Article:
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Why the Compact's Balanced Budget Amendment is Best.

A basic principle of constitutional amendment design is to make the reform strong but not too strong. One must recognize that the bad actors will always try to beat the system. And there will always be a lot of bad actors involved in government. The trick is designing a reform where the political costs of violating or bypassing the reform will outweigh the benefits of staying within the system as reformed. You can’t straightjacket the system with an iron-clad purist reform because the pressure to break or bypass the system as reformed will be so great that it will never persist. Consequently, the best way to reform the system is to furnish total transparency and strong structural incentives to do the right policies, but also allow for the possibility of losing a few political battles. Also, in crafting any amendment, one must keep in mind the need to secure ratification in 38 states, 10 to 8 of which are significantly purple. This means that any reform must have cross-ideological and cross-partisan appeal. The only reform that is worthwhile is one that can fit these reality constraints while still substantially moving the system in the right direction to be worth the heavy lift of seeking 38 states and simple majorities of Congress (we have 2 states already, by the way).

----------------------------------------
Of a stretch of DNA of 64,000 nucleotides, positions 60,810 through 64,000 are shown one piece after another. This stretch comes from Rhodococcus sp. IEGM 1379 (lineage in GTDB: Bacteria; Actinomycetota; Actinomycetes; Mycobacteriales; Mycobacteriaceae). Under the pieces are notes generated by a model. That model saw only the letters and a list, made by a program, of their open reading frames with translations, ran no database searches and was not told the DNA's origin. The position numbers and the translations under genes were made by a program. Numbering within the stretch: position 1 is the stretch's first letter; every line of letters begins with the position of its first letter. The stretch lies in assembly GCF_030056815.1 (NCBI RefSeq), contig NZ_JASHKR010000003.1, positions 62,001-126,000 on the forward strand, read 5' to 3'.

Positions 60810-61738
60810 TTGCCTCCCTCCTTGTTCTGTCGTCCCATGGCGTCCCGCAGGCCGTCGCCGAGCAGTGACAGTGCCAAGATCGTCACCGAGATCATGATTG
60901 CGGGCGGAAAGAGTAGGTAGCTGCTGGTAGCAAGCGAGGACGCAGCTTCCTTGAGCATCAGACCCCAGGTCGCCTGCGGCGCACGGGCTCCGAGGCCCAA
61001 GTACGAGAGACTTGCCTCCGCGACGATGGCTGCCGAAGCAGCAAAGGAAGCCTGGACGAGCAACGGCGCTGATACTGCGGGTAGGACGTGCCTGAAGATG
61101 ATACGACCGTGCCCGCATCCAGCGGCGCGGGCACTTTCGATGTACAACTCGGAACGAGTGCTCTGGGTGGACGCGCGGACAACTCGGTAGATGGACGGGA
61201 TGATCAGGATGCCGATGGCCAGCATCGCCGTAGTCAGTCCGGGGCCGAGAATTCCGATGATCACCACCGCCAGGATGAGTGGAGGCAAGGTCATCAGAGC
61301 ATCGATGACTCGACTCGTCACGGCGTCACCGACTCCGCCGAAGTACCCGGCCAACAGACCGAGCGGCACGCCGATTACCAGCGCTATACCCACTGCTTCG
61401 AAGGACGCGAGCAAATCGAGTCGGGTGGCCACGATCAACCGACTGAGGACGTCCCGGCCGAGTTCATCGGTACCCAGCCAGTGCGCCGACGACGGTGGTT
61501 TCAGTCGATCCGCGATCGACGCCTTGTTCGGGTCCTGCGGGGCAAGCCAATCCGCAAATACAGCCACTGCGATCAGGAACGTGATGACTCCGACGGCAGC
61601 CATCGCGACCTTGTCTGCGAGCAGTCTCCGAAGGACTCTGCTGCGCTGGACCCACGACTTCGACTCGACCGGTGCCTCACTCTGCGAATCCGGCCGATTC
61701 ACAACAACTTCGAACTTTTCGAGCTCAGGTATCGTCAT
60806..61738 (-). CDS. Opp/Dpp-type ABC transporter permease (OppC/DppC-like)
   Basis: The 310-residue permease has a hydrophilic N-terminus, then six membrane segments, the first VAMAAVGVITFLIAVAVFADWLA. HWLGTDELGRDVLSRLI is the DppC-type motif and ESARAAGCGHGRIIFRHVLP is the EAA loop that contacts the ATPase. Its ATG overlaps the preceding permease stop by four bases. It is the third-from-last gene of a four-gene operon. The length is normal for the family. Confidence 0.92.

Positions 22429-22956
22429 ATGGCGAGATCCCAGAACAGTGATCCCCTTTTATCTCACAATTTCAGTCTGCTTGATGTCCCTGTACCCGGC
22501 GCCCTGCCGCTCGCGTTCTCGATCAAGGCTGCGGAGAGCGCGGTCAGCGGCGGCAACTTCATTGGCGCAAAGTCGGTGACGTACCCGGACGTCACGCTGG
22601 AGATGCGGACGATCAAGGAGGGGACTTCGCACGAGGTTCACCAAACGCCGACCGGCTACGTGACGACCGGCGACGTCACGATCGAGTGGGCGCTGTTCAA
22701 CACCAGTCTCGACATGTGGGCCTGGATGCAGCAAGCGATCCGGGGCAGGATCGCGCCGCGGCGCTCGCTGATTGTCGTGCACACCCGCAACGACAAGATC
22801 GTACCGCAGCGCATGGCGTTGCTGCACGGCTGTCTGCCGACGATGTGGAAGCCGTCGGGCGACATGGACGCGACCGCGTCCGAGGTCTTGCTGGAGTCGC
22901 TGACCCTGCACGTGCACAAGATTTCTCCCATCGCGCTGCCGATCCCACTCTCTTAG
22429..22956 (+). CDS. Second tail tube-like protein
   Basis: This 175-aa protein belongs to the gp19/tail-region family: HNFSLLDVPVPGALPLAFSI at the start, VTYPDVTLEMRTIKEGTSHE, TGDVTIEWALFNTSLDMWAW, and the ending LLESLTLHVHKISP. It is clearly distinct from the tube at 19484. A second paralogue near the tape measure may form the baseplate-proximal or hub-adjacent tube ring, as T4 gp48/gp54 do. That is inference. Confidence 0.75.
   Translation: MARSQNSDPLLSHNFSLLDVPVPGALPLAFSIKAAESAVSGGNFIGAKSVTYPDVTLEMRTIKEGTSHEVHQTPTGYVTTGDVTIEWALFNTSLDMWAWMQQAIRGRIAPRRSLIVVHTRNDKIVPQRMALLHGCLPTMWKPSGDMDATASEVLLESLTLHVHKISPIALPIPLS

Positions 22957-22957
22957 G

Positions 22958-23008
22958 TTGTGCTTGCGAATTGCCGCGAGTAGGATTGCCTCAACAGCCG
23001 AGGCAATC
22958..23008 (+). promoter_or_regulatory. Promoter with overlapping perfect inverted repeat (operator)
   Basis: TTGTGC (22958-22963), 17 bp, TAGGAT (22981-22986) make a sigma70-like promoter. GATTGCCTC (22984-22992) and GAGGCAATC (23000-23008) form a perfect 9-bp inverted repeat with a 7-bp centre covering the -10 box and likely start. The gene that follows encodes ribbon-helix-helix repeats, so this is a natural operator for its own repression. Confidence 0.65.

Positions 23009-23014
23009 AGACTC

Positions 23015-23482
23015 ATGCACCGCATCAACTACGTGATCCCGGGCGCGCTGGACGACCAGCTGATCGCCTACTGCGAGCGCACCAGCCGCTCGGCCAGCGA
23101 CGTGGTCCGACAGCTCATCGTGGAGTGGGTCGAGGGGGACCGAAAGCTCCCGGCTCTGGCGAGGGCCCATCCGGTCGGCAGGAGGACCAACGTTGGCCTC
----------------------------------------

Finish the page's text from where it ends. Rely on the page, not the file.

The Compact's BBA was designed to fit the foregoing parameters. Most people who read it, love it. What people like is the limitation of spending to tax cash flow with the exception of borrowing under a fixed debt limit. People like the power states have to approve any future increase in that debt limit. They like the accountability created by the amendment's impoundment feature, which commands both the president or Congress to start designating impoundments when borrowing reaches 98% of the debt limit. And many folks think the requirement of supermajority approval for any new or increased sales or income taxation, with exceptions for switching to a fair or flat tax, or greater reliance on tariffs, is a great and principled cross-ideological compromise on tax limits.

Concededly, the BBA does not immediately appeal to everyone. Some folks would prefer a spending limit based on a percentage of GDP. But the problem with a locked-down GDP-based spending limit is that GDP is redefined in significant but subtle ways every couple of years. Also, GDP itself is a fuzzy concept to begin with; defining it in a tight or meaningful fashion is impossible for a plausible constitutional amendment. Consequently, the redefinition process will always be controlled directly by the very spending/borrowing addict, namely Congress/President, we need to discipline. The pressure that would be mounted on modifying what counts as GDP to allow for spending would be far greater than the pressure that is mounted on the inflation measures in so many entitlement programs because the stakes would be all encompassing. Every special interest group in Washington would be pushing, not just AARP, for distortions in the definition. Worse, the political distortion of GDP would destroy its value for all policy purposes, much as the redefinition of inflation has, causing less transparency in government policy and action over the long run.